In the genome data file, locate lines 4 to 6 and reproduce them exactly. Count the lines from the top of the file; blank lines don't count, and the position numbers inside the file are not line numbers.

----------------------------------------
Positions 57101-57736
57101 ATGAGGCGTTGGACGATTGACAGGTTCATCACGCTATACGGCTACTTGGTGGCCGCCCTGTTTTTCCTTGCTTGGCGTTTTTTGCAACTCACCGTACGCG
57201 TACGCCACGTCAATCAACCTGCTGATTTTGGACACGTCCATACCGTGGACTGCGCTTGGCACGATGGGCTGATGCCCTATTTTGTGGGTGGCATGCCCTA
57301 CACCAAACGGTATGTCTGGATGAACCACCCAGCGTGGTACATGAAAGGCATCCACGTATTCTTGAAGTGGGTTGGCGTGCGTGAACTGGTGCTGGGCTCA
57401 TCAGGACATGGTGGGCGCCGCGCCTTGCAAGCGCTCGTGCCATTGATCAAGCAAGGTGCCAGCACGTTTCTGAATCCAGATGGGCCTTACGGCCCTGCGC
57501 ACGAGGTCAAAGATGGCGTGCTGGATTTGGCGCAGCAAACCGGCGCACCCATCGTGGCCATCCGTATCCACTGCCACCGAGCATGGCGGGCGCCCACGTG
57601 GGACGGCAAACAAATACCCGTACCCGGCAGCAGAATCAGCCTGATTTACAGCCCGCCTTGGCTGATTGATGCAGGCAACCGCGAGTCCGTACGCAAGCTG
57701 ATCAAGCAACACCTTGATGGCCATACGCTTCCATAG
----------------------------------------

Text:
57301 CACCAAACGGTATGTCTGGATGAACCACCCAGCGTGGTACATGAAAGGCATCCACGTATTCTTGAAGTGGGTTGGCGTGCGTGAACTGGTGCTGGGCTCA
57401 TCAGGACATGGTGGGCGCCGCGCCTTGCAAGCGCTCGTGCCATTGATCAAGCAAGGTGCCAGCACGTTTCTGAATCCAGATGGGCCTTACGGCCCTGCGC
57501 ACGAGGTCAAAGATGGCGTGCTGGATTTGGCGCAGCAAACCGGCGCACCCATCGTGGCCATCCGTATCCACTGCCACCGAGCATGGCGGGCGCCCACGTG